TN: I think there are some historical reasons—certainly imperialism, and totalitarian systems, and government structures that have used the masses to build wealth have played a part. A country like the US really began to build wealth during the time of industrial revolution—once that happens and you build universities and provide young people with education. Then it kind of snowballs: Countries get richer largely because they have the infrastructure, the education, and the kinds of benefits that you'll find in a wealthy country. Two hundred, maybe 250 years ago, there really wasn't a big difference between rich countries and poor countries, rich people and poor people. We were pretty much all poor. Now we have enormous wealth in some countries and very little wealth in other countries.
MJ: There's a concern in the international development sphere about people acting out of a so-called savior complex. How do we separate this from genuine concern?
TN: One of the mistakes we often make is we go in on our white horse and try to dictate what might be best for other people instead of being far more inclusive and spending time with indigenous communities and really asking them. My experience is that most poor people actually have a pretty good sense of what would improve their lives and the lives of their children. They just don't have the money or the means to get there. It's that top-down thing that's a problem, particularly if you have a white face and you're in a community that sees no white faces. You really do have to work with people and come in with translators and get a sense of what the real needs are and help from the bottom up.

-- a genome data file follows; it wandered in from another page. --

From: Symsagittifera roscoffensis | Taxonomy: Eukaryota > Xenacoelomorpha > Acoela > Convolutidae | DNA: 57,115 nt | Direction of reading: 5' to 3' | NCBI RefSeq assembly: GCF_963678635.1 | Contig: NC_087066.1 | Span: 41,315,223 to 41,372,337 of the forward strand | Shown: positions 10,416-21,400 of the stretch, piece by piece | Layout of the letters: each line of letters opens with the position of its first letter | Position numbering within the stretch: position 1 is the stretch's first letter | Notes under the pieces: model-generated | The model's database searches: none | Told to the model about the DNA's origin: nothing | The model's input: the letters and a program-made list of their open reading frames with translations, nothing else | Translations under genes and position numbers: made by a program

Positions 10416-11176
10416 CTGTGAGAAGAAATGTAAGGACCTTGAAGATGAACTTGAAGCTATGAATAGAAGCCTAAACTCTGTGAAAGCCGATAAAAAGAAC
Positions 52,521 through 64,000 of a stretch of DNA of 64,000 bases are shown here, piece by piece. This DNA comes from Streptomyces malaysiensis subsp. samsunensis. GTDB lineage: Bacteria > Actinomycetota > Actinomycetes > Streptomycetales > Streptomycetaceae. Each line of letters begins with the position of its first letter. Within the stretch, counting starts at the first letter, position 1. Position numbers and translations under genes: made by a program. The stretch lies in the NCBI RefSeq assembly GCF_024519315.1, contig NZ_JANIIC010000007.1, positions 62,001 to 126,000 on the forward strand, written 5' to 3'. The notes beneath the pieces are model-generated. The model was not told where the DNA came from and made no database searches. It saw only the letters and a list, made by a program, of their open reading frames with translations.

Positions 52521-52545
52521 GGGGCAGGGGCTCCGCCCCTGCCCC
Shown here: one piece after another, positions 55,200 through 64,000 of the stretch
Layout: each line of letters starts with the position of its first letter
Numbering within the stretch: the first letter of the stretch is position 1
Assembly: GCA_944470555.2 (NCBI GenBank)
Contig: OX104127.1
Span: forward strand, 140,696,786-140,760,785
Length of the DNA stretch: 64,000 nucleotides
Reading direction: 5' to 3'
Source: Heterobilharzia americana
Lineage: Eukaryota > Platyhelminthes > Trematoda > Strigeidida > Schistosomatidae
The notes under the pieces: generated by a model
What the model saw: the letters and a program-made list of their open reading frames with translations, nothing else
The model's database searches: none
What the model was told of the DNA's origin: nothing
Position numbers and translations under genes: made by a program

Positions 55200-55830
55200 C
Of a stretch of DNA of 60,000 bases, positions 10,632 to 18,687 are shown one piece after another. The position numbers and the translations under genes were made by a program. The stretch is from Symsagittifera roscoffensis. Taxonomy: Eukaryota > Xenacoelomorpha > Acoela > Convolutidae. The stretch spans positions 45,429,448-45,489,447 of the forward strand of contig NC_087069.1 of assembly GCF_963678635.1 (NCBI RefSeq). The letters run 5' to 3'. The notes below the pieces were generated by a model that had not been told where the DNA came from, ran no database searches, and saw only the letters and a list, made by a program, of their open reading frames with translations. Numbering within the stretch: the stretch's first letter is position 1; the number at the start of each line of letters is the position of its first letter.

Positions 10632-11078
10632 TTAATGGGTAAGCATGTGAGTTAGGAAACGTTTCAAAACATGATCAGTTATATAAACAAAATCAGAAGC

There are some things that almost always help alleviate poverty, and one is, of course, education. There's almost nothing terribly political or ugly about providing decent schools in villages that have none—or clean water, or things that are so basic that no one's going to argue with.
One message in the book is that you don't have to be Bill Gates or Warren Buffet to go out and help. Everybody—particularly those in the middle class—are people who have enough money to go out once a week and buy a nice dinner. All of those people need to make a concerted effort to once a week or once a month really carve out a little of the funds that they don't need and help somebody, whether it's an individual or a family or a village somewhere or a school. We all have a duty to make the world a better place.